Long are the days that starting your own business takes months, maybe years. Think about it, today you can hop on the internet, file for an LLC, create a logo, design a website and order business cards within a day. This “Side Hustle” is not an situation of this generation doing either/ or but doing the job “and.” that job and they are not going to try to hide it. They have their main job or they are a student AND they have a Side Hustle. I have already seen this in several of my own students and my team of people who work in our business.
The final difference of Gen Z that is important to note is that this is a generation who wants to prioritize purpose in their work. Unlike Millennials who are more driven by growth and a balanced lifestyle, the Gen Zers are looking to align with organizations with a purpose worth committing to. They are leaning toward more of the public and non-profit sectors in comparison to the Millenials who flood the private sector. Taking note of this purpose driven character trait becomes important as we lead and employ this younger generation.
Generation Z likes to make a difference and are looking to fill a void in the world. They are commonly referred to as “New Minds, Old Souls.” This generation relates really well to the Baby Boomer generation, the largest generation ever that is slowly making its way out of the workforce as they are starting to retire.
So how do we successfully connect with Gen Zers?
We must be authentic with this generation. They can see right through fluff. They are quick to call people out and though more respectful to their older generational leaders, they do not have an issue calling out any means of inauthenticity. We also need to remember to keep it short. This generation has strong filters and short attention spans. They have five screens going minimum at times. The key is to engage them within six seconds. This is how much time we have for them to make up their minds if they are going to engage with us.
With this generation being entrepreneurially minded, we need to find ways to give them ownership in the creation process. We will find more success in guiding this generation from the side and letting them create. We need to become navigators to help chart their direction and give advice. They value things they have discovered and we should push them to be creators, not consumers. Don’t think of informing them, think of interpreting. They don’t need knowledge from us, they need interpretation. This is key! We should pull, not push as we lead this generation.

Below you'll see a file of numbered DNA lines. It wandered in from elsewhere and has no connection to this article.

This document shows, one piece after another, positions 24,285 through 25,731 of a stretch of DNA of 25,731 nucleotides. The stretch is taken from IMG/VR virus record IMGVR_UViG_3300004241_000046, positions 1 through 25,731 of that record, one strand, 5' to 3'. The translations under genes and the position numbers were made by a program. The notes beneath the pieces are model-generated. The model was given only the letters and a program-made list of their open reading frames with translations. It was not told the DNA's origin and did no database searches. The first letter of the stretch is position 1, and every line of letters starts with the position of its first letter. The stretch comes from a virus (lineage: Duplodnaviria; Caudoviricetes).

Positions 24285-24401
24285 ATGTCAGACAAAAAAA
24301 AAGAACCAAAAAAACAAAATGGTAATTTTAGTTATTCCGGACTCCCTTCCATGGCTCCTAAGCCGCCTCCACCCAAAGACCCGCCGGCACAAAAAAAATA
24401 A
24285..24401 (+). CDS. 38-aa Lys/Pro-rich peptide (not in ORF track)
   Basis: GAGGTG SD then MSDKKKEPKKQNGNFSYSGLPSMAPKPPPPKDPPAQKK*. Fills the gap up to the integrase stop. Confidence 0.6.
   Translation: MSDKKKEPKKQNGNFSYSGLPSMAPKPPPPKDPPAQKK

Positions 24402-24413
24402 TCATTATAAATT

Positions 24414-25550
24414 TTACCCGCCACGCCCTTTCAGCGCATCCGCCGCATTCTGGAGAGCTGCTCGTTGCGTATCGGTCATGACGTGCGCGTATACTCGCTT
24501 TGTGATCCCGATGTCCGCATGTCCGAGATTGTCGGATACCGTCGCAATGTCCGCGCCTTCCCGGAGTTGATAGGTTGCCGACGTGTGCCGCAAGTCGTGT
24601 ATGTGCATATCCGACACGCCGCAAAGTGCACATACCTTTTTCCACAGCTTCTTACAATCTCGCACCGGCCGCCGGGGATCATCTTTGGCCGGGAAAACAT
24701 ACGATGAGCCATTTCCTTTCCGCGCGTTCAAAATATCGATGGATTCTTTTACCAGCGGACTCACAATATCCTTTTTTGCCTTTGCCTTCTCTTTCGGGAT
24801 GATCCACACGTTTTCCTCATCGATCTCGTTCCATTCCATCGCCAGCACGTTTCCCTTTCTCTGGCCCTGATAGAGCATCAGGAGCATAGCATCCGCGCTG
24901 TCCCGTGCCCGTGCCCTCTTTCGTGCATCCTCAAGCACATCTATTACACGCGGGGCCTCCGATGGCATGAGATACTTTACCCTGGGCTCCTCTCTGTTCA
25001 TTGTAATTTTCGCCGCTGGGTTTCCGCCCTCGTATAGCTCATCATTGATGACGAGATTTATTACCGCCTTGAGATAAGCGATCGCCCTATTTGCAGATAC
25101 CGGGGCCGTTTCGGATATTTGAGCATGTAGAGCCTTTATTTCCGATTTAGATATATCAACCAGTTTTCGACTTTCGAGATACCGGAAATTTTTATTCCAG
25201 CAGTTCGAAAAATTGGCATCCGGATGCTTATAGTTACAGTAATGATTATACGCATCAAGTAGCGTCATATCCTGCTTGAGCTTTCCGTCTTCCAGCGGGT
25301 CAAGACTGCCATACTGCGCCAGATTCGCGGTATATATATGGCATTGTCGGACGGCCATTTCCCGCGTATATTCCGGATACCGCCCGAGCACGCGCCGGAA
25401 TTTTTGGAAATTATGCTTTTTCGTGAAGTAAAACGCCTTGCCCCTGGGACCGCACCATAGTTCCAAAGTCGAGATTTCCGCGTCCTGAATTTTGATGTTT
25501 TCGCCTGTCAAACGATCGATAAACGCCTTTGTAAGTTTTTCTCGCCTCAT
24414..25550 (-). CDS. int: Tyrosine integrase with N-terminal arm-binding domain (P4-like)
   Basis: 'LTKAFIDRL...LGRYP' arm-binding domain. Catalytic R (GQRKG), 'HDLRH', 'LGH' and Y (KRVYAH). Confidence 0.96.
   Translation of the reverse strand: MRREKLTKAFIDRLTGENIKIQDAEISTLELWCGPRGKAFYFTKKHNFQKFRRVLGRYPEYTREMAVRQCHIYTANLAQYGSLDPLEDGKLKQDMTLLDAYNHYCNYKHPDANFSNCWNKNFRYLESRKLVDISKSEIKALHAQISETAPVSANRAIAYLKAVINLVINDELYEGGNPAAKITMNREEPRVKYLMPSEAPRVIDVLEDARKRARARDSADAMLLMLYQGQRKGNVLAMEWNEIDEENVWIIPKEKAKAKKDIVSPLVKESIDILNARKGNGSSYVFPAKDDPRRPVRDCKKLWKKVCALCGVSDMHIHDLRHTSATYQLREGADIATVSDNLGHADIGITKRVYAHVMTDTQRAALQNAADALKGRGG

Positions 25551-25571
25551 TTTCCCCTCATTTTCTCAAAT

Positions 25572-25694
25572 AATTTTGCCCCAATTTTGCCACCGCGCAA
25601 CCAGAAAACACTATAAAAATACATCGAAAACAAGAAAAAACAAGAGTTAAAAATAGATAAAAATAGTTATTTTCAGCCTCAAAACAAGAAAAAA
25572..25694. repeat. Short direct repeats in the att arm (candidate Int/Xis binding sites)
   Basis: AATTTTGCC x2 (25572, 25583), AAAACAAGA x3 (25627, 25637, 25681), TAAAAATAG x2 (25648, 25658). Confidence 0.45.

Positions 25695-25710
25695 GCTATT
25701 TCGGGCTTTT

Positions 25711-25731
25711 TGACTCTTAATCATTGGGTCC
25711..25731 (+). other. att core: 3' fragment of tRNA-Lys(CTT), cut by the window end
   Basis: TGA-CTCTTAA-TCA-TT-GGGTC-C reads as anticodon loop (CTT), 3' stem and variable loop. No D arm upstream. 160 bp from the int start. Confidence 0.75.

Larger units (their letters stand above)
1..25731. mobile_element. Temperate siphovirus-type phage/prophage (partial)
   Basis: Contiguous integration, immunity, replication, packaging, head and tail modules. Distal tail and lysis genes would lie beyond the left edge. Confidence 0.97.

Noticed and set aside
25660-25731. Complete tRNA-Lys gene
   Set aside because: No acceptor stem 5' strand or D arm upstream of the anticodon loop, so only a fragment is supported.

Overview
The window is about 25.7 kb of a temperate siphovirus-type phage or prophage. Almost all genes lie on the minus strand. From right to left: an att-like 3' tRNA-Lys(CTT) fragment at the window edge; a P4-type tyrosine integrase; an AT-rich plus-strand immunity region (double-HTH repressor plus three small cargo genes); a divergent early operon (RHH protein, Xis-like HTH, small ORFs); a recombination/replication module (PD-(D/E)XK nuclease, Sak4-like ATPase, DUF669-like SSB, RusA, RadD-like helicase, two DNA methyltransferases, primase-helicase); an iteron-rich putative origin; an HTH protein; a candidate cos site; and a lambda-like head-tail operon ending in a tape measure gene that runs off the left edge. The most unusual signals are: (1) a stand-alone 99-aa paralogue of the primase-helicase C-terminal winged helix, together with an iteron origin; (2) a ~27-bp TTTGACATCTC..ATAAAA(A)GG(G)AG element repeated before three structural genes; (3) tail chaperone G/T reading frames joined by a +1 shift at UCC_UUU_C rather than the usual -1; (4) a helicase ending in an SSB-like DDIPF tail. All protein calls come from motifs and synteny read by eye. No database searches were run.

The final suggestion on how to connect with this generation is to be able to offer them a cause. These kids want to do something very important and have a higher purpose. All their life they have been told “WHAT” to do. We will be more successful with this generation if we explain the “WHY.” We will get a deeper engagement as they are a generation lead by their hearts .
It is our duty as a leaders of Gen Z to unleash their potential and be aware of the amazing future our businesses, our communities and our world can have by taking the Gen Z strengths and combining them with strong core character values. I have witnessed in my teaching and leadership curriculum, amazing growth due to the simple exposure and awareness of timeless principles such as kindness, work ethic, giving, gratitude and excellence. As leaders we are called to expose and surround this generation with these core values in order for them to be truly successful in today’s day and age.
This is an exciting time and I am very hopeful that this Generation Z will be the next greatest generation of all times. Embrace them, lead them and create a legacy of young leaders who can make this world a better place!